The Apennines as cryptic Pleistocene refugium of the bark beetle Pityogenes chalcographus (Coleoptera: Curculionidae)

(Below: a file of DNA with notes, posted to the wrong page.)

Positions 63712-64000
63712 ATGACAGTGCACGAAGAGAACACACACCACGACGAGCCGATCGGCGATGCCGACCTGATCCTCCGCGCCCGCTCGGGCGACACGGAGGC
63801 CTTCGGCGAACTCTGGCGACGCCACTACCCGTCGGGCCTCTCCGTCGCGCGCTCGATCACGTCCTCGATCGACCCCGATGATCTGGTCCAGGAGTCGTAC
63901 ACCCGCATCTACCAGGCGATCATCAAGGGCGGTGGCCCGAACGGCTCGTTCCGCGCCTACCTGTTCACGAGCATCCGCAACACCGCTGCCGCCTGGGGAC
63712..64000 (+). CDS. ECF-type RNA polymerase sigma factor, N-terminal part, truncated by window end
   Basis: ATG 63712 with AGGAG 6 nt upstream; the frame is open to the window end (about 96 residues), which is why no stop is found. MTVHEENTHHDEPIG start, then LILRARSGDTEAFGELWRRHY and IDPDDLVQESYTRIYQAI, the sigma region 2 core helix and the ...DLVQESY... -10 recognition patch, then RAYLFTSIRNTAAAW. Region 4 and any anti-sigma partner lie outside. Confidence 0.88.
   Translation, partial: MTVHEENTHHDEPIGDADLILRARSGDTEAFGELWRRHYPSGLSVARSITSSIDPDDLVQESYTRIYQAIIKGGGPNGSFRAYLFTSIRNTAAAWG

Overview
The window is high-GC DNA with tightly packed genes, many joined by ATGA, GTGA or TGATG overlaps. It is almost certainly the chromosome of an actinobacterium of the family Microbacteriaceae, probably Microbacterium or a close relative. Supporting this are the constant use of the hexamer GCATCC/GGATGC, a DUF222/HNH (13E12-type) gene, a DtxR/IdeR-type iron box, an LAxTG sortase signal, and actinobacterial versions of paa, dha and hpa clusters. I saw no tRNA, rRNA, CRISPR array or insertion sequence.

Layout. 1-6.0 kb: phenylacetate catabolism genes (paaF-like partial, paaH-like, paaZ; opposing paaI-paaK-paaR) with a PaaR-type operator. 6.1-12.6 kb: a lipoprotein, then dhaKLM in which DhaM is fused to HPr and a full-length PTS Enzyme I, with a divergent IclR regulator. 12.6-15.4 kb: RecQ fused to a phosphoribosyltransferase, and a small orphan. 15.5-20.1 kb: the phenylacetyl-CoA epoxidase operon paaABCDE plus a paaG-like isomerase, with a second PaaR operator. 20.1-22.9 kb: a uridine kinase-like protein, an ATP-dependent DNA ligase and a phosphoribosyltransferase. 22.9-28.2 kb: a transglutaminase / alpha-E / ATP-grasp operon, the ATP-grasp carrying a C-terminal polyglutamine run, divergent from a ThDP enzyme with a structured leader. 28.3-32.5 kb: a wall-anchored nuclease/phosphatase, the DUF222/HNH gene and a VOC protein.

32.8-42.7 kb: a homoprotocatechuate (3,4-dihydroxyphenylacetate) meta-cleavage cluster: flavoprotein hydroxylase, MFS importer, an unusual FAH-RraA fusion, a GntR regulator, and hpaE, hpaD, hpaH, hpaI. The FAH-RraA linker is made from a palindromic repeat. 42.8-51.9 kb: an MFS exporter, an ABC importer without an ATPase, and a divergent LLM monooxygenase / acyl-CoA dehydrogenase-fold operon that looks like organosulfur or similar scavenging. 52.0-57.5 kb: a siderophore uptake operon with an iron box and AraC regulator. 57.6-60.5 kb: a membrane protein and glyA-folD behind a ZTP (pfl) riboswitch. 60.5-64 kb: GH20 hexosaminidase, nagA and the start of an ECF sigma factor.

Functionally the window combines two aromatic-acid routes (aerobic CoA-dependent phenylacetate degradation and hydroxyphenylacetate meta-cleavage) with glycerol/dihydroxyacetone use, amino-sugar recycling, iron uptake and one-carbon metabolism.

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The Apennine Mountains in Italy are an important biogeographical region and of particular interest in phylogeographical research, because they have been a refugium during Pleistocene glaciation events for numerous European species. We performed a genetic study on the Eurasian bark beetle Pityogenes chalcographus (Linnaeus, 1760), focusing on two Apennine (Italian) and two Central European (Austrian) locations to assess the influence of the Apennines in the evolutionary history of the beetle, particularly during the Pleistocene. We analysed a part of the mitochondrial COI gene and a set of 5470 informative genome-wide markers to understand its biogeography. We found 75 distinct mitochondrial haplotypes, which are structured in three main clades. In general, the Apennine locations harbour a higher number of mitochondrial clades than Central European sites, with one specific clade exclusively detected in the Apennines. Analysis of our genome-wide, multi-locus dataset reveals a clustering of P. chalcographus by geography, with Italian individuals clearly separated from Austrian samples. Our data highlight the significance of the Apennines for the genetic diversity of P. chalcographus and support the hypothesis that this area was an important refugium during unfavourable conditions in the Pleistocene. We discuss additional life-history traits and processes that shaped the evolution of this widespread beetle.